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Tunisia’s fishermen turn tide to cash in on blue crab menace

The predators have turned into prey as people in the North African country cash in on the crustaceans by exporting them to markets in Asia Tunisian fishermen saw the blue crab wreak such havoc on their catches when it first appeared that they nicknamed it after the terrifying jihadists of the Islamic State group. But now — four years after these scourges of the sea invaded their waters — the predators have turned into prey as fishermen in the North African country cash in on the crustaceans. Jamel Ben Joma Zayoud pulls his nets out of the water off the Mediterranean island of Djerba to find them full of blue crabs with their fearsome-looking spikes. “Look, there are only Daesh, they’ve destroyed everything,” he says, using the Arabic term for IS that has become the crabs’ nickname.
Feeling the pinch
The blue crab, once a native of the Red Sea, first showed up in the Gulf of Gabes off Tunisia’s coast in 2014 and immediately set about snapping up the rich pickings it found. “It quickly became a curse,” Mr. Zayoud, 47, said. “It eats all the best fish.” There are two explanations for how the blue crab, or Portunus pelagicus , made it all the way to the shores of Tunisia, said researcher Marouene Bedioui, at the National Institute for Marine Sciences and Technologies. Either their eggs were transported on boats to the region or they arrived as part of a lengthy migration that started when the Suez Canal opened in 1869. However, the crabs turned up, their impact has been damaging. The hard-up fishermen along the coast, already struggling to make ends meet, felt the pinch as the crabs attacked their nets and the local fish. “One thousand, one hundred fishermen have been hit by this plague in Gabes,” said Sassi Alaya, a member of the local labour union. “Nowadays we change our nets three times a year, while before it was once every two years.” In 2015 and 2016, fishermen demonstrated over the issue — and eventually the government took notice. The authorities last year launched a plan aimed at helping fishermen to turn the pest into profit. They were taught how to trap the crabs and the government began subsidising the cost of purchasing what was caught. Plants popped up to freeze the crabs and ship them to markets in the Gulf and Asia where customers are willing to shell out for their meat.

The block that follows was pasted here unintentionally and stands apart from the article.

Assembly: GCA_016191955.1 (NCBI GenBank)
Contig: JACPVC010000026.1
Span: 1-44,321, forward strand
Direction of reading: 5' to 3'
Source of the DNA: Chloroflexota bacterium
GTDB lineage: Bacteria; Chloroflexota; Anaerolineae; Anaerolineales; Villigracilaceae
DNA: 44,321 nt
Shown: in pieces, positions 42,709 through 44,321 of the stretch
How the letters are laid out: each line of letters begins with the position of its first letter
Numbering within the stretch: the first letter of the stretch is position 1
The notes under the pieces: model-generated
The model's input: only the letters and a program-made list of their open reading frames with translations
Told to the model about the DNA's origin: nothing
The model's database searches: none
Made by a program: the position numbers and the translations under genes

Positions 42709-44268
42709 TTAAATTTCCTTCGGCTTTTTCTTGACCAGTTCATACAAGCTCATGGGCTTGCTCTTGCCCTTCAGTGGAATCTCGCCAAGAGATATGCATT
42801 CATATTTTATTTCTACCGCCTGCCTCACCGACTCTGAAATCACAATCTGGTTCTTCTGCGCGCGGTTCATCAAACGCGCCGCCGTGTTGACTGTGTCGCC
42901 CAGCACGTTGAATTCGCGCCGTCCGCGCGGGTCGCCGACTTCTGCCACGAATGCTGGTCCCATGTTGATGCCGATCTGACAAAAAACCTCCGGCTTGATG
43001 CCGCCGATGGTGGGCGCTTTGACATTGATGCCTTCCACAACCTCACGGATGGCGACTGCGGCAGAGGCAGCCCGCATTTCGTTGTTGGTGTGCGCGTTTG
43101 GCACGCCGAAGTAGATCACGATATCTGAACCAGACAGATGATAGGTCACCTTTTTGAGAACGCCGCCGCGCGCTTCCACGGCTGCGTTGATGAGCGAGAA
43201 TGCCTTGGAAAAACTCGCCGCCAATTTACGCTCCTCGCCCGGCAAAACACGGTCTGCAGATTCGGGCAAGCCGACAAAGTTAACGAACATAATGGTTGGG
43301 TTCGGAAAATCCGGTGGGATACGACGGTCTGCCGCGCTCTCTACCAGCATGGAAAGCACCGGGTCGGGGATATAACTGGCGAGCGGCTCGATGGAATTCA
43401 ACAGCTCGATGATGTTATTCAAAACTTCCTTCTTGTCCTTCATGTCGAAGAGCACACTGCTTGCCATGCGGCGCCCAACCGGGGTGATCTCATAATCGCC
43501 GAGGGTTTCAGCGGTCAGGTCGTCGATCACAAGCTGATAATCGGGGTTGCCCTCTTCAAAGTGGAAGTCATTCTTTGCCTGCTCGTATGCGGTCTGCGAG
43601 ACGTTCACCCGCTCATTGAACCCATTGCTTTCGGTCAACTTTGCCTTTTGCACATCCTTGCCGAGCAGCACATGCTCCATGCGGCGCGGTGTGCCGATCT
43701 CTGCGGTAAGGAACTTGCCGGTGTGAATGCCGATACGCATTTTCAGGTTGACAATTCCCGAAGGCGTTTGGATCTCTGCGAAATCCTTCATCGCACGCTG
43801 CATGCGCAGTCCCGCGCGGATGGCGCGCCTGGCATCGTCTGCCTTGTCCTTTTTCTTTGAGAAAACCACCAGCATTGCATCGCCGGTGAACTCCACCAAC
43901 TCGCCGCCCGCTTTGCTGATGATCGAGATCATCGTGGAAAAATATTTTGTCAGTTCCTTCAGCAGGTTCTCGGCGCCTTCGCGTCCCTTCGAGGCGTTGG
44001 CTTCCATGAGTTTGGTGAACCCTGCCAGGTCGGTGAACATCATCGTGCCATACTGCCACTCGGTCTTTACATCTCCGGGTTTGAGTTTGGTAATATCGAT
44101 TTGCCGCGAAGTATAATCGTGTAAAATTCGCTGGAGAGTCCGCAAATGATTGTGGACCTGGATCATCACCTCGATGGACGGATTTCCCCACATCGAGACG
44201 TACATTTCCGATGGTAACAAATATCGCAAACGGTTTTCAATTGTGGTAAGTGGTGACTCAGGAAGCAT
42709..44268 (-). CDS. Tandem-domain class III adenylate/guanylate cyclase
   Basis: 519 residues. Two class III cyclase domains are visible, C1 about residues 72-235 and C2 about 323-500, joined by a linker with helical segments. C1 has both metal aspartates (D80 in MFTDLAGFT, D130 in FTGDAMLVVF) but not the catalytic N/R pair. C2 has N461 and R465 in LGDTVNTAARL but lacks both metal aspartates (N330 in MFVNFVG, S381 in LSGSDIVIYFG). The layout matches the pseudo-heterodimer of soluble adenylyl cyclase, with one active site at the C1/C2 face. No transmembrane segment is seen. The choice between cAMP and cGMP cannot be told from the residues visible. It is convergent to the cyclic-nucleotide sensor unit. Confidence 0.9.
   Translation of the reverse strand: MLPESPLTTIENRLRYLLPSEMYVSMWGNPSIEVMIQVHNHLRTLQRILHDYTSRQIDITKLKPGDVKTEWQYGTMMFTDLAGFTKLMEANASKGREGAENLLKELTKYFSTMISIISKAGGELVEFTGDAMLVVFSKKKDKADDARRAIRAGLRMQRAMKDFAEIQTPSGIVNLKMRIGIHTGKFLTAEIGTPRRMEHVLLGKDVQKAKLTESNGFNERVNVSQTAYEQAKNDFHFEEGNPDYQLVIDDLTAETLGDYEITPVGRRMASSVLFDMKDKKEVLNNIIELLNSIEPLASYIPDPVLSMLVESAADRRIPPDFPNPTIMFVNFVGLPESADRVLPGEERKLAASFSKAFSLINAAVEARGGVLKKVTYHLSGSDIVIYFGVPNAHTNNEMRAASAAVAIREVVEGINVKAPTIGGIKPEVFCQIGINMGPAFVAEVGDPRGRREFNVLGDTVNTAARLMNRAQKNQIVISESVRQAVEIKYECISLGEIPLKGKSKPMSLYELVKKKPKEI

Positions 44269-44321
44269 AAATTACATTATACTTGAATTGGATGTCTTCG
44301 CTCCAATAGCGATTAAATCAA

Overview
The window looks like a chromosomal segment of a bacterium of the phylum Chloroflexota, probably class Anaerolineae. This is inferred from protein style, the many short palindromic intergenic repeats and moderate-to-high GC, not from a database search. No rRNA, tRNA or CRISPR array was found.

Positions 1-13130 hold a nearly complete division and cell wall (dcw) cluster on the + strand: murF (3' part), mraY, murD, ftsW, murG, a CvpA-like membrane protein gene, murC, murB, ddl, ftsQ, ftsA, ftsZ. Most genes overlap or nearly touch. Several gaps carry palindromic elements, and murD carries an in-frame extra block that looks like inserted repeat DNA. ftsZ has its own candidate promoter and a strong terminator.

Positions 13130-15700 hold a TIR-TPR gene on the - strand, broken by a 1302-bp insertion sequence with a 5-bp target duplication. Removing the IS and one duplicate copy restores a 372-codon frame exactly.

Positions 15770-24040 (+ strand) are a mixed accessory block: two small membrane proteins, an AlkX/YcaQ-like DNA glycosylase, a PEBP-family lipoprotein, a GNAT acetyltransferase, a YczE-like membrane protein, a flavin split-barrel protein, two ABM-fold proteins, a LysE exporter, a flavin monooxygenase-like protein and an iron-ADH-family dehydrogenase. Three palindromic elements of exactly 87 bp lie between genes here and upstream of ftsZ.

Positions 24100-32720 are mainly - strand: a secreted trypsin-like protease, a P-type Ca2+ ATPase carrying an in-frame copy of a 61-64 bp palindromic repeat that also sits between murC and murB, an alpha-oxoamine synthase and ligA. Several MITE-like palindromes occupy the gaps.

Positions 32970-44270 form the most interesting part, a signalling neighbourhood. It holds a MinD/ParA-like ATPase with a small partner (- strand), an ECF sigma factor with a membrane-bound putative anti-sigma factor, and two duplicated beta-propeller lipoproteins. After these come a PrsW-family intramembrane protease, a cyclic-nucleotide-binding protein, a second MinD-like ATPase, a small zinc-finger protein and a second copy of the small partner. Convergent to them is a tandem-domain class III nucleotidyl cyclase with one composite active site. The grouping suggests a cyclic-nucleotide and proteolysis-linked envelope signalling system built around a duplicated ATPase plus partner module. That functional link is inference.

Crab lunch
One of them is managed by a Turkish company — putting to use the experience it gained dealing with an influx of the crabs back home. Each afternoon a line of refrigerated vans forms outside the facility delivering the crabs caught that morning from nearby harbours. “Tunisians didn’t consume it so the fishermen avoided catching it — but when investors came in and the authorities began moving we started targeting foreign markets,” said Karim Hammami, co-director of the firm Tucrab. In the first seven months of this year, Tunisia produced 1,450 tonnes of blue crab worth around $3.5 million, according to the Ministry of agriculture.
Source : https://www.thehindu.com/todays-paper/tp-life/tunisias-fishermen-turn-tide-to-cash-in-on-blue-crab-menace/article25222693.ece

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